Editor’s note: This op-ed is by Walter Carpenter of Montpelier.
With all this talk about our beloved Second Amendment I want to ask a question. It is probably an ignorant one, but I possess a solid reason for asking it. After all the massacres of innocent Americans lately (four more Americans died a couple weeks ago in New York state, felled in a shooting by a man with no criminal record except a traffic conviction), I want to ask about those Americans like me who do not love guns or who do not feel (even if they do own guns) the compulsion to own an arsenal of military-style weapons for any of the reasons given by the NRA on why it is necessary to own them.
As far as I know there is no constitutional amendment on our behalf like there is for the NRA. Despite all the bills out there on the federal and state levels calling for things like background checks or regulation of assault-style weapons (Colorado just signed one. Vermont’s are languishing.) to hopefully reduce the 30,000 or so Americans lost annually to gun violence, there is no legislation I know of to guarantee the rights of unarmed citizens from wanton victimization by the Second Amendment. While the NRA and other gun aficionados can tout the second as their unfettered right to own unlimited firepower, perhaps we need an amendment of our own to protect us from getting shot at in public places anytime America’s longstanding gun culture gets a hair across its brow.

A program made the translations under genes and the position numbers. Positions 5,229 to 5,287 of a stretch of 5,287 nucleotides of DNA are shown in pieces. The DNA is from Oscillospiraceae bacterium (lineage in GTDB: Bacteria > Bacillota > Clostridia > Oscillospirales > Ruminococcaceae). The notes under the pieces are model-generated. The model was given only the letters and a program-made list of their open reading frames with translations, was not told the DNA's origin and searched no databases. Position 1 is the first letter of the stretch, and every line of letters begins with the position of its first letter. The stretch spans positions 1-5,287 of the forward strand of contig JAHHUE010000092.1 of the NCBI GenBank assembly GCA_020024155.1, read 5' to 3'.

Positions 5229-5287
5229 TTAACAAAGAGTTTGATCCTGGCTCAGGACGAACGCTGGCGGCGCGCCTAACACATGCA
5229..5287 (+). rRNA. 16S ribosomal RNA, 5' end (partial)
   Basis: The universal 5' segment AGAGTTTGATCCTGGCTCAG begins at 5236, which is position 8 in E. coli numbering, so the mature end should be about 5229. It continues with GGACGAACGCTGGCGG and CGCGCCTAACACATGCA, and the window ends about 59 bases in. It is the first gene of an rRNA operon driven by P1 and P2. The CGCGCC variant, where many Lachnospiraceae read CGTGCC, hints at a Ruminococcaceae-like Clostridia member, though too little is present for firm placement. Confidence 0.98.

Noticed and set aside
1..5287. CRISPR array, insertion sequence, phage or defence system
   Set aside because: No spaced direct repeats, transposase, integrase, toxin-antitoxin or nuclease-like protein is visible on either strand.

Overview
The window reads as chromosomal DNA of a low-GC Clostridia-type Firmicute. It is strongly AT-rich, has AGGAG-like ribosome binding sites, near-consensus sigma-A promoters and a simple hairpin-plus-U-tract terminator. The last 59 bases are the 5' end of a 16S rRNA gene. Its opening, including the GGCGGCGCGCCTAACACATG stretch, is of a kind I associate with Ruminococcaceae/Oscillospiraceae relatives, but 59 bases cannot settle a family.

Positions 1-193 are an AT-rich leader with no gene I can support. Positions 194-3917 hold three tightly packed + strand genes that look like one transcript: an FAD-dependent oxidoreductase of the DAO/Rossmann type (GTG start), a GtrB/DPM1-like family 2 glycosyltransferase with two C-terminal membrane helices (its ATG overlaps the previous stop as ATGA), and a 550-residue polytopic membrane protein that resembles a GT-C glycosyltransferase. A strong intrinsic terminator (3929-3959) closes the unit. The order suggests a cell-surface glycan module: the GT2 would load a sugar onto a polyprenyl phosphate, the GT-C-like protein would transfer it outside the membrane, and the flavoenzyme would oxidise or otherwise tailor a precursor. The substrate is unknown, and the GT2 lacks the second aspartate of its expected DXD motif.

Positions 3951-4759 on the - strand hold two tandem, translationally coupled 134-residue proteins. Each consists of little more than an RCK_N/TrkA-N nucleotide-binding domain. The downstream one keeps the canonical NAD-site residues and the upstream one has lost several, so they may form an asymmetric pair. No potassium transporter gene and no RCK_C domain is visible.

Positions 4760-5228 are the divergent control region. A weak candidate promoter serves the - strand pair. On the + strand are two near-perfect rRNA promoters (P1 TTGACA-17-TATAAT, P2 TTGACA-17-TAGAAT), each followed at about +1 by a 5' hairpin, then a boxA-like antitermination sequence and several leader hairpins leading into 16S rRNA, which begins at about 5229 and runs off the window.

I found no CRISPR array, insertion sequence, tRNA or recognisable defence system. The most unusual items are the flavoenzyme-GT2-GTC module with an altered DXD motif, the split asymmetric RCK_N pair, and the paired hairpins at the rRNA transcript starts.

We never learned who shot at us, why they did it, or what weapon they used. If the gun firing at us had been one of those available today perhaps even the infinitesimal forewarning we were lucky enough to get may not have been enough to save us.
I survived a drive-by shooting (Boston, 1972) and want to know the answers to these questions. I was 17 years old, sitting at a park one summer’s night with some friends when a strange car pulled over out of the darkness and compelled us to hit the dirt for our lives as the bullets flew over us. We had maybe a second’s warning before the anonymous shooter fired at us. This warning — A group of Vietnam veterans fresh from the jungles of Southeast Asia were with us that night. One of them just saw the rifle barrel protruding from the window of the unknown car and shouted the warning just in time. — is probably why we survived with no casualties. We never learned who shot at us, why they did it, or what weapon they used. If the gun firing at us had been one of those available today perhaps even the infinitesimal forewarning we were lucky enough to get may not have been enough to save us.
Twenty years later I lost a female friend to semi-automatic fire at her work as a town clerk in New Hampshire. The gun was wielded by a local citizen and deer hunter who had been a responsible gun owner with no criminal history. I knew him, but not well. He lost it over a denied zoning permit, bought the semi (easy enough to do back then), and three women went down that day. One survived, though barely, and is crippled for life.
In light of these experiences, in light of all the recent tragedies we have suffered as a nation, I want to know the answer. Do we need a constitutional amendment of our own to secure our rights not to become indiscriminate targets? Do we survivors have to hear the sounds of those shots fired at us in our sleep so that the Second Amendment can go on unimpeded? Forty years later I remember the pandemonium and the unimaginable fear of wondering whether I would live to see age 18, or even the next five minutes, as vividly as when the bullets were ripping through the leaves above our heads.
Does anyone in this state, in this country, give a damn about the survivors of our national fetish with guns?